Cancer Research Accomplishments
The Basic and Translational Research program of the Children’s Center for Cancer and Blood Diseases (CCCBD) integrates laboratory and clinical expertise in the search for answers for children with cancer and blood diseases. Cancer research in the CCCBD focuses on neural tumors (brain, neuroblastoma, and retinoblastoma), acute leukemia and sarcomas. Cancer develops within a specific environment of surrounding cells and molecules, called the tumor microenvironment, which is involved in the growth and spread of cancer and development of resistance to treatment. A major research goal is to better understand the interactions of malignant cells with host cells of the tumor microenvironment, and to then translate this knowledge into clinical applications in areas of diagnosis, risk assessment and therapy.
Our hematology researchers are conducting pioneering research into the measurement and management of iron overload, the basic pathology of sickle cell disease, and the treatment of childhood bleeding and clotting disorders.
Here are just a few examples of the groundbreaking research being conducted by expert investigators in the CCCBD:
• The research goal of Yves A. DeClerck, MD, is to better understand the mechanisms of communication between tumor cells and their microenvironment in order to identify specific targets for therapeutic intervention.
• Robert Seeger, MD, section head for Basic and Translational Research, develops strategies that prevent macrophages (a kind of white blood cell) in the microenvironment from helping neuroblastoma cells grow and resist therapy. He has found that blocking the signals between macrophages and tumor cells renders the tumor cells more sensitive to chemotherapy.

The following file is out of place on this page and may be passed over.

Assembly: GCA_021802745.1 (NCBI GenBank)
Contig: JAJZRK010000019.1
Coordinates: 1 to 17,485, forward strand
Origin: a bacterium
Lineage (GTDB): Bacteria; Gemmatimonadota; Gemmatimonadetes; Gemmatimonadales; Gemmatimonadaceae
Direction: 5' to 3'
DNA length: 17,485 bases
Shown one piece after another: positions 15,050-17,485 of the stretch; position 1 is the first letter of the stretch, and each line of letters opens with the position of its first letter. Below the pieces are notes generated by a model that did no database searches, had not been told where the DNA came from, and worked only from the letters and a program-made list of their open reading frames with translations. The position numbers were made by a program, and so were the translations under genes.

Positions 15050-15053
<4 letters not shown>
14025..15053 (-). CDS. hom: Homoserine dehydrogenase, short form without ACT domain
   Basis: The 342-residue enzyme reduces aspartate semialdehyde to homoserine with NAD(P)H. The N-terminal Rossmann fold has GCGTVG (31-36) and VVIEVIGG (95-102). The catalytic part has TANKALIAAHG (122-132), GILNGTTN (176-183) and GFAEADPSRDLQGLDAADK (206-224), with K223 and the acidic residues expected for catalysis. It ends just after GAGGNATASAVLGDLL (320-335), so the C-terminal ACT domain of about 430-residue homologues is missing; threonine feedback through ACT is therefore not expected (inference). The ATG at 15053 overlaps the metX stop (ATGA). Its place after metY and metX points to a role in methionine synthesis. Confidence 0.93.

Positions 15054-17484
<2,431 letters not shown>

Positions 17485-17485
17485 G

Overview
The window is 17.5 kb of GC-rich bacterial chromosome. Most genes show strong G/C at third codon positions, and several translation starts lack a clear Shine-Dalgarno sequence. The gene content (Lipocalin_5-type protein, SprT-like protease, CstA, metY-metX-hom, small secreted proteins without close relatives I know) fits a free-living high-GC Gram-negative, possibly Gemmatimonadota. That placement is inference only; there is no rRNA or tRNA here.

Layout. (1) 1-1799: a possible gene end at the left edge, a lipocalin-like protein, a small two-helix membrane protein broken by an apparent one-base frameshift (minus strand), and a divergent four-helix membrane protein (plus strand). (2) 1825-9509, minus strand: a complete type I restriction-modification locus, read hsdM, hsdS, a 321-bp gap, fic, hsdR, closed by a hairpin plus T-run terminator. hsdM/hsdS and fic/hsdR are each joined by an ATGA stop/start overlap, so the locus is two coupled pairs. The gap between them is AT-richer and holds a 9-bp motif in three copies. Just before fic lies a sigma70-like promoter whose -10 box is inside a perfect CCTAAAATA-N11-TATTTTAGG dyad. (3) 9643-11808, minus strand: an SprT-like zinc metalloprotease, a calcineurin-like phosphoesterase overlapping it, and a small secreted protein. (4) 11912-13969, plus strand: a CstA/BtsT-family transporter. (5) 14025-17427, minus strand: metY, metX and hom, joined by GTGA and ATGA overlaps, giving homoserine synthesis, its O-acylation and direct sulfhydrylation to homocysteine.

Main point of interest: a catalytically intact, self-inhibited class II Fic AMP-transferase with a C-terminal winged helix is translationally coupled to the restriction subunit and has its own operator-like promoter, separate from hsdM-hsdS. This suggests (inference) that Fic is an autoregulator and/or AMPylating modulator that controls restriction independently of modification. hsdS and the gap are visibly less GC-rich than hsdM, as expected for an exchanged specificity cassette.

• Thomas Coates, MD, section head of hematology, is recipient of a five-year grant from the National Heart, Lung and Blood Institute of the National Institutes of Health for research into the underlying physiology of sickle cell disease and identification of biomarkers that will aid in the development of new treatment options.
• Timothy Triche, MD, PhD, co-director of Center for Personalized Medicine at CHLA conducts research in the genomic characterization of pediatric tumors. He has made the CCCBD one of the leading institutions worldwide for diagnosing and treating pediatric sarcomas and retinoblastoma, the most common eye tumor in children.
• Leo Mascarenhas, MD, section head of oncology and director of the Clinical Trials Office at the CCCBD, designs and leads clinical trials of new agents and chemotherapy combinations for children, adolescents and young adults with sarcomas.
• Nora Heisterkamp, PhD, and fellow investigators have been researching the potential of immunotherapy, using use the body’s innate cancer-fighting ability to combat pediatric acute lymphoblastic leukemia that has become resistant to chemotherapy.
• Researcher Muller Fabbri, MD, PhD, a leader in the new field of “micro-RNAs,” has identified a novel molecular link between cancer, inflammation and immunity. The implications of this discovery could lead to novel anti-tumor agents able to interfere with cross-talk between cancer cells and the surrounding tumor environment.
Our cancer research program is also exploring the human genome for answers to today’s deadliest diseases, using information about an individual’s genetic makeup to unravel the biology of their tumor. Creation of a personalized cancer screening and treatment program will help determine an individual’s risk of developing cancer, match patients with treatments that are most likely to be effective and predict which patients are at the highest risk for recurrence of the disease. In June of 2014, CHLA became the first place to offer a whole-gene sequencing panel to patients with retinoblastoma and family members who may also have inherited the gene mutation, placing them at high risk of developing this malignant cancer of the eye.